Monday, July 30, 2007

Shape Up or Pay Up

Continuing the reporting trend on weight and obesity, the LA Times is reporting that workers at an Indiana based hospital chain will be charged upwards of $30 every two weeks unless they are within blood pressure, weight, and cholesterol ranges that the company deems healthy.

While this is targeting more than just those who are obese - Clarian Health Partners are determining weight based on a BMI of 29.9 or greater - it's pretty likely that the majority of interest in this will focus on people who are heavier being penalized for being heavier, and not those who have a normal BMI but high cholesterol or blood pressure.

The article also discusses financial incentives being used by various companies, from the Los Angeles school districts to other health care insurers, that "reward" people for healthy lifestyles/behaviour by reducing their deductibles. For example, the UnitedHealthcare plan has a $5000 yearly (family) deductible that can be reduced to $1000 if the employee isn't obese and doesn't smoke.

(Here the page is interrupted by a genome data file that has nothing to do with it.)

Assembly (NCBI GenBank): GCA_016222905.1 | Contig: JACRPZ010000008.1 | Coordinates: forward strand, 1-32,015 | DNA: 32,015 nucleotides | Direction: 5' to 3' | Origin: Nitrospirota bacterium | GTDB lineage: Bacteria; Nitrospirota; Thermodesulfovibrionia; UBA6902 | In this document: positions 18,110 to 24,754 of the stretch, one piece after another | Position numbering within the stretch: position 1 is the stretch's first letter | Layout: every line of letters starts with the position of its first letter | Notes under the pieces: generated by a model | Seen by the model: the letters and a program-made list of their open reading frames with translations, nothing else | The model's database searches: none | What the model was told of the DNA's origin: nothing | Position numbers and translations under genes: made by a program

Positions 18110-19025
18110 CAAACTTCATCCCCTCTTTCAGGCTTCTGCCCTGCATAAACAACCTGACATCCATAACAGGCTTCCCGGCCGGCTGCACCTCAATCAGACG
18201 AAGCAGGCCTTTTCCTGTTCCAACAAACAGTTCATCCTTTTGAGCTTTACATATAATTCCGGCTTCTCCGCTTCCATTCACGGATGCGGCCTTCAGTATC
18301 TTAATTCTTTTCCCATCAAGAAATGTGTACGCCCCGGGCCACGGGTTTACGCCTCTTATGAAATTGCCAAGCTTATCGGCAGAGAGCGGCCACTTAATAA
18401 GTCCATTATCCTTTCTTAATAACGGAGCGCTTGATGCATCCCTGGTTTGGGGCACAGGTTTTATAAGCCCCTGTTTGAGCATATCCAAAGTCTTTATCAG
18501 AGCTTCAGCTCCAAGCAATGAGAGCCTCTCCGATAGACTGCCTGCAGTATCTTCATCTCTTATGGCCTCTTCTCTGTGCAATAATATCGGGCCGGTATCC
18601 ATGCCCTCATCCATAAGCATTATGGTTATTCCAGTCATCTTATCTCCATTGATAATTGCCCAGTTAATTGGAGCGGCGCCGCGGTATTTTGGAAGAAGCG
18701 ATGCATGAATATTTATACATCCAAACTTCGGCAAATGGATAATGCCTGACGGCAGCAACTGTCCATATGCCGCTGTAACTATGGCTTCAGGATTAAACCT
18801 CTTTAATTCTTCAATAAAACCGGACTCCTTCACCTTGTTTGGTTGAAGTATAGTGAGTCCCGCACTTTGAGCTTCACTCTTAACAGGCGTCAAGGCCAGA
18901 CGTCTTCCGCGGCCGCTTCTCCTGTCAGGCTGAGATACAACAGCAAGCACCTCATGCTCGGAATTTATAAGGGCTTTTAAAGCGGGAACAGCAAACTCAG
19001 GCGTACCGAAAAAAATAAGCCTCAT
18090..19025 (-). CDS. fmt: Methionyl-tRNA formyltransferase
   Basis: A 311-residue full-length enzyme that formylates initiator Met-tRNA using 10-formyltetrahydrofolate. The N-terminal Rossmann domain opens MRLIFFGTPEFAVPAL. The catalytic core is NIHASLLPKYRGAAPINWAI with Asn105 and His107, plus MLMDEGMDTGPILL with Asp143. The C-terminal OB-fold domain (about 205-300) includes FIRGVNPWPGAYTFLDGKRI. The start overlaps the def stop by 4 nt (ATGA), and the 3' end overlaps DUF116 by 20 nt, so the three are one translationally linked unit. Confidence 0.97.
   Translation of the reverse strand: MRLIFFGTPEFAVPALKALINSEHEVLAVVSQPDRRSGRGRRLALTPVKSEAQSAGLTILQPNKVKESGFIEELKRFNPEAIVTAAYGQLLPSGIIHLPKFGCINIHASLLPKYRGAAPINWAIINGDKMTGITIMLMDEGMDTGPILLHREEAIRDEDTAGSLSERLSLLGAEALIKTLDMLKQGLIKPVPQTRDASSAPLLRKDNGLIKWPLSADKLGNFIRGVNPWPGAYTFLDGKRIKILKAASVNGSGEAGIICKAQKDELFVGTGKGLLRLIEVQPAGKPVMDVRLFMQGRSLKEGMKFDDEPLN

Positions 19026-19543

Obviously these incentive programs cover a lot of ground - weight, smoking, blood pressure, cholesterol, etc. The question becomes - is this right? Is this the appropriate way to deal with spiraling out of control health costs? Should people be penalized for not being in good health? And is refusing to hire people because of their BMI the next logical step, after refusing to hire people who smoke?

Smoking is an addiction, and one that we know can be broken with effort and encouragement. But should obesity, high blood pressure, and high cholesterol - things that can be genetic - be looked at with the same light? Should you have to pay $60 a month because your father gave you his high cholesterol? Should you have a higher insurance deductible because you have a chronic health condition that leaves you unable to exercise as much as others, thus pushing your BMI higher than it should be?

Perhaps most troubling, though, is the simple fact that the "solution" to our growing health coverage crisis is to pass the cost along to the individual employee, who may or may not have direct control over the issue they are being financially penalized for.


Linda MacDonald Glenn said...

Kelly, you were quoted by the The Chronicle in its daily review of academic blogs --- here's the cite:
Cool beans!

Kelly Hills said..., I was? *blinks*

That's... hah. Weird! Maybe it's time I set up a Google News alert for my own name...